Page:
Nipy uses the Numpy test framework which is based on nose. If you plan to do development on nipy please have a look at the nose docs and read through the numpy testing guidelines.

Automated testing

We run the tests on every commit with travis-ci |--| see nipy on travis.

We also have a farm of machines set up to run the tests on every commit to the master branch at nipy buildbot.

Writing tests

Test files

We like test modules to import their testing functions and classes from the module in which they are defined. For example, we might want to use the assert_true, assert_equal functions defined by nose, the assert_array_equal, assert_almost_equal functions defined by numpy, and the funcfile, anatfile variables from nipy:

from nose.tools import assert_true, assert_equal
from numpy.testing import assert_array_equal, assert_almost_equal
from nipy.testing import funcfile, anatfile

Please name your test file with the test_ prefix followed by the module name it tests. This makes it obvious for other developers which modules are tested, where to add tests, etc… An example test file and module pairing:


All tests go in a tests subdirectory for each package.

Temporary files

If you need to create a temporary file during your testing, you could use one of these three methods, in order of convenience:

  1. StringIO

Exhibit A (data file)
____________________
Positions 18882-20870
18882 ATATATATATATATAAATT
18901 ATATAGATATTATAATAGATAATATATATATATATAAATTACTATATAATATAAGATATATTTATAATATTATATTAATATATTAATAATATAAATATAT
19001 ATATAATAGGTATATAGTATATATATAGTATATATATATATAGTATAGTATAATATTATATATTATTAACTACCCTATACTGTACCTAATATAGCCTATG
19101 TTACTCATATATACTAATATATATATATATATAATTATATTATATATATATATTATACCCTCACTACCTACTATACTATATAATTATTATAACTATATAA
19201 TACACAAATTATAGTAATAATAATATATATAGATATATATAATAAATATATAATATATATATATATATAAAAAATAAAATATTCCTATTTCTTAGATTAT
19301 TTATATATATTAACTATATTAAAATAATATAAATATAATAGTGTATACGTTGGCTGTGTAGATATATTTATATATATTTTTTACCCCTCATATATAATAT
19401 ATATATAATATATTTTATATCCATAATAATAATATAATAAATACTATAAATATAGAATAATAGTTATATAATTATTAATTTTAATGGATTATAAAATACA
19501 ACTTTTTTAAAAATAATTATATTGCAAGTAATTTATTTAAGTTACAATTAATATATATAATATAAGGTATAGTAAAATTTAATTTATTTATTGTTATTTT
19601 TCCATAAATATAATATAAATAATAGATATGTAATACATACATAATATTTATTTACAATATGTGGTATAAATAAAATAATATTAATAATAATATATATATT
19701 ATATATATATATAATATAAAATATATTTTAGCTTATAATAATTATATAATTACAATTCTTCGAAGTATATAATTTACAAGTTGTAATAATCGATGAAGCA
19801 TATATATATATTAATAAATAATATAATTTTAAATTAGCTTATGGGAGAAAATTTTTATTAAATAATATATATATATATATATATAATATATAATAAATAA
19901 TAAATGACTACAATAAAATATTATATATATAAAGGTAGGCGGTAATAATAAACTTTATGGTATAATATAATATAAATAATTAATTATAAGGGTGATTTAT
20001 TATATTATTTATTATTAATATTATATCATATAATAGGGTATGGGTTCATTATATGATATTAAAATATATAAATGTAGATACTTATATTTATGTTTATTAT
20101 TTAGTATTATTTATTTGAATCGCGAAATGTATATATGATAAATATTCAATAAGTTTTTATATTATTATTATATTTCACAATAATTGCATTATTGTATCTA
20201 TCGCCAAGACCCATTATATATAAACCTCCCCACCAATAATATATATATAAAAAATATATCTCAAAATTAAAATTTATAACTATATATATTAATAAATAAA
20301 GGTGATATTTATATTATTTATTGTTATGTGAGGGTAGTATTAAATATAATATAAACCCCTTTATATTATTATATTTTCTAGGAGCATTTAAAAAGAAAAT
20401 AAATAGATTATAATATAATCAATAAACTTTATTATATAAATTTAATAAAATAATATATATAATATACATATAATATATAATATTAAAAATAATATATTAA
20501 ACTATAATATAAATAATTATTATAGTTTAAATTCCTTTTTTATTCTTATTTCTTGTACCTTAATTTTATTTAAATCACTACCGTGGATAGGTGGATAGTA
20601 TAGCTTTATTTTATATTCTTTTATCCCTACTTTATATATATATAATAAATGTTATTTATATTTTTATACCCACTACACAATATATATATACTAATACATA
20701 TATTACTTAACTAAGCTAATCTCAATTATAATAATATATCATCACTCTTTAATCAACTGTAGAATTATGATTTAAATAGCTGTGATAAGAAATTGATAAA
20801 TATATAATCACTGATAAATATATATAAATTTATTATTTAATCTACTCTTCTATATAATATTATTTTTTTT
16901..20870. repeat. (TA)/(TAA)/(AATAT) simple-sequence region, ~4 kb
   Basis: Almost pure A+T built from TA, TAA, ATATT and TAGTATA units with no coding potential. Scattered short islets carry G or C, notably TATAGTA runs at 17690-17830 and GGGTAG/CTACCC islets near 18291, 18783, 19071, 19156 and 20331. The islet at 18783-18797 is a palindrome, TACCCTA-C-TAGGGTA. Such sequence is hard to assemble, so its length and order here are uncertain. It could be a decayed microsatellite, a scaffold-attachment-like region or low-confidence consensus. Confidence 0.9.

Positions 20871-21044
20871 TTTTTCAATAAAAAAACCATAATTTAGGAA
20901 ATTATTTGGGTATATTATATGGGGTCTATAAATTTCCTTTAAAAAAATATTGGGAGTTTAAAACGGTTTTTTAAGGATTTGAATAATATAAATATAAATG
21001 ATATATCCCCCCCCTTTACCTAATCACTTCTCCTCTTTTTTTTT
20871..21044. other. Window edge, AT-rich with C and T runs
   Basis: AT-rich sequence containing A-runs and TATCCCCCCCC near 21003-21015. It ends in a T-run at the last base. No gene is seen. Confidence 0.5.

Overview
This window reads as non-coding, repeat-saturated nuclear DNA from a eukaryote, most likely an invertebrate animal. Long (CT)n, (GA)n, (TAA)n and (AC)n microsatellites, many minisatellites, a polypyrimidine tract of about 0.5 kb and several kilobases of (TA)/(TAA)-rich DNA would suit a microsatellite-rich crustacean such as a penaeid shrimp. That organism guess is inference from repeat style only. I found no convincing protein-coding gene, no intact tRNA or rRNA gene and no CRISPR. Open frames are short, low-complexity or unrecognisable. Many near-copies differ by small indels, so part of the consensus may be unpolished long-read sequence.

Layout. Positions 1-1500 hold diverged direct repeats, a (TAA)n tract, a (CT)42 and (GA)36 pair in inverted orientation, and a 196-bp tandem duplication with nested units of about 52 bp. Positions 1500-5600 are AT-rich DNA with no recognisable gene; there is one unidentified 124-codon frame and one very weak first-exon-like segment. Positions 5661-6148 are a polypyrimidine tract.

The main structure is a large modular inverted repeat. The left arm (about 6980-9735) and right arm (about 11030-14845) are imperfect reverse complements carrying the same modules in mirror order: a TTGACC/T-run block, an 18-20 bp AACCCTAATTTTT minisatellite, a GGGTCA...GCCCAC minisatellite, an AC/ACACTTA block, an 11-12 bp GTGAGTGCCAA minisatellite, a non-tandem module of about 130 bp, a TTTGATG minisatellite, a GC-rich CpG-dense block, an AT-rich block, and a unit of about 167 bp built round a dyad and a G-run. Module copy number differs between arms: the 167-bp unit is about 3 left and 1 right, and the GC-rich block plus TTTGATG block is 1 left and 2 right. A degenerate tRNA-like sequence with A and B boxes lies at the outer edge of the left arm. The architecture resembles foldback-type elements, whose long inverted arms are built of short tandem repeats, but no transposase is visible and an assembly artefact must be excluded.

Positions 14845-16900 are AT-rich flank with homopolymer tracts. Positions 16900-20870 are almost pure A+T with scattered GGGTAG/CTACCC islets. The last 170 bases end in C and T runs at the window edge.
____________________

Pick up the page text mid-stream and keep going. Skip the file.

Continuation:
StringIO creates an in memory file-like object. The memory buffer is freed when the file is closed. This is the preferred method for temporary files in tests.

  2. nibabel.tmpdirs.InTemporaryDirectory context manager.

    This is a convenient way of putting you into a temporary directory so you can save anything you like into the current directory, and feel fine about it after. Like this:

    from ..tmpdirs import InTemporaryDirectory
    with InTemporaryDirectory():
        f = open('myfile', 'wt')
        f.write('Anything at all')

    One thing to be careful of is that you may need to delete objects holding onto the file before you exit the with statement, otherwise Windows may refuse to delete the file.

  3. tempfile.mkstemp

    This will create a temporary file which can be used during testing. There are parameters for specifying the filename prefix and suffix.